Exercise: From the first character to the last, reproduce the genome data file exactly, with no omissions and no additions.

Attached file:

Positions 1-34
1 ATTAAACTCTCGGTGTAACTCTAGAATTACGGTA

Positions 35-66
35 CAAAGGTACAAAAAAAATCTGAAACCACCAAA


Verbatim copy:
Positions 1-34
1 ATTAAACTCTCGGTGTAACTCTAGAATTACGGTA

Positions 35-66
35 CAAAGGTACAAAAAAAATCTGAAACCACCAAA